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Publication numberUS20030123876 A1
Publication typeApplication
Application numberUS 10/181,914
PCT numberPCT/SE2001/000035
Publication dateJul 3, 2003
Filing dateJan 10, 2001
Priority dateJan 28, 2000
Also published asEP1120987A1, WO2001056203A2, WO2001056203A3
Publication number10181914, 181914, PCT/2001/35, PCT/SE/1/000035, PCT/SE/1/00035, PCT/SE/2001/000035, PCT/SE/2001/00035, PCT/SE1/000035, PCT/SE1/00035, PCT/SE1000035, PCT/SE100035, PCT/SE2001/000035, PCT/SE2001/00035, PCT/SE2001000035, PCT/SE200100035, US 2003/0123876 A1, US 2003/123876 A1, US 20030123876 A1, US 20030123876A1, US 2003123876 A1, US 2003123876A1, US-A1-20030123876, US-A1-2003123876, US2003/0123876A1, US2003/123876A1, US20030123876 A1, US20030123876A1, US2003123876 A1, US2003123876A1
InventorsErland Almstrom, Simon Storm, Magnus Oberg, Anders Lundberg
Original AssigneeErland Almstrom, Simon Storm, Magnus Oberg, Anders Lundberg
Export CitationBiBTeX, EndNote, RefMan
External Links: USPTO, USPTO Assignment, Espacenet
Cross -connect protection
US 20030123876 A1
Abstract
The present invention is a method to protect a cross-connect OXC/OEXC used to forward at least one signal AB from a main input IN to a main output OUT. Said method comprises the following step: dividing the at least one signal AB into two substantially identical signal parts, a first signal part A and a corresponding signal part B; routing the at least one first signal part A through a first cross-connect OXC1/OEXC1, from the input IN to the output OUT; detection of a failure affecting the at least one first signal part A; interruption of the routing path for the at least one first signal part A; routing the at least one corresponding signal part B through a second cross-connect OXC2/OEXC2, from the input IN to the output (OUT).
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Claims(7)
1. Method to protect a cross-connect system used to forward optical signals from a main input to a main output, said method comprising the steps of:
dividing each of the optical signals into two substantially identical optical signal parts, so called first signal parts and corresponding signal parts;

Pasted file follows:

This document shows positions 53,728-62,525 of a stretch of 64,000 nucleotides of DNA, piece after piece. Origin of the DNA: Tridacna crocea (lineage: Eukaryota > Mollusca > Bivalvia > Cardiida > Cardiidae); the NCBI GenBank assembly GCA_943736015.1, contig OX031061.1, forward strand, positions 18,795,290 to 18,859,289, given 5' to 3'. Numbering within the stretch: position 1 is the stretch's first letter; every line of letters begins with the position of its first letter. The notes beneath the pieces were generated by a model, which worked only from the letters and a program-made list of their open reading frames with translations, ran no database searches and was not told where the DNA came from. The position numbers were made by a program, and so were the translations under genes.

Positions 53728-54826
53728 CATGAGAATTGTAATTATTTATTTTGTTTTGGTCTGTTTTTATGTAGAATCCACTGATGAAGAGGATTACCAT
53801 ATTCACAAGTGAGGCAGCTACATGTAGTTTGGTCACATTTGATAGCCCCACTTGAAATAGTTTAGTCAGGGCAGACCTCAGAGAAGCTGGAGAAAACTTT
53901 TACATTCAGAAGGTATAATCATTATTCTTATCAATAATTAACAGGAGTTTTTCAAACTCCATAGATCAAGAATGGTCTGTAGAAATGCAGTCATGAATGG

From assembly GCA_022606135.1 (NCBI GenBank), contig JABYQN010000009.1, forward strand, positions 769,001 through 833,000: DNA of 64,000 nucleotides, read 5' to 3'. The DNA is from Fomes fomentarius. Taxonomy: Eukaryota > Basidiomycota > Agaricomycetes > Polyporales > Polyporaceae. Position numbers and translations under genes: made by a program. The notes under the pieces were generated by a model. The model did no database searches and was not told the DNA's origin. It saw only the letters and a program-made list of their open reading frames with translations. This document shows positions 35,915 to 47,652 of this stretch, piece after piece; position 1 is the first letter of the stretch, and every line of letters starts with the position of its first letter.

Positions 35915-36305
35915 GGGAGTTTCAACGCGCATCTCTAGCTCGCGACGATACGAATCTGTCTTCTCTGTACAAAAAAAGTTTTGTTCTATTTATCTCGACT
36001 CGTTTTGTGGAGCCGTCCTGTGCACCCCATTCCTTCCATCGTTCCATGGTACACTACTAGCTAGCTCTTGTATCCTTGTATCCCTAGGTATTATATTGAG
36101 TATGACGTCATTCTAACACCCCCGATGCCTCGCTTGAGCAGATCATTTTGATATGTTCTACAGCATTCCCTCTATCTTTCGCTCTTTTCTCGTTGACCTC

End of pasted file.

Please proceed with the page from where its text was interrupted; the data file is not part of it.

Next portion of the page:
routing the first optical signal parts through a first cross-connect, from the input to the output;
detection of a failure affecting at least one part of the first signal parts;
interruption of the routing path for the at least one part routed through the first cross-connect;
routing at least one corresponding optical signal part, corresponding to the at least one part, through a second cross-connect, from the input to the output.
2. Method to protect a cross-connect system used to forward optical signals from a main input to a main output, said method comprising the steps of:
dividing each of the optical signals into two substantially identical optical signal parts, so called first signal parts and corresponding signal parts;
routing the first optical signal parts through a first cross-connect from the input to the output;
detection of a failure affecting at least one of the first signal parts;
interruption of the routing paths for the parts routed through the first cross-connect to the output;
routing the corresponding optical signal parts, through a second cross-connect, from the input to the output.
3. Arrangement to protect a cross-connect system used to forward optical signals from a main input to a main output, said arrangement comprising:
means for dividing each of the optical signals into two substantially identical optical signal parts, so called first signal parts and corresponding signal parts;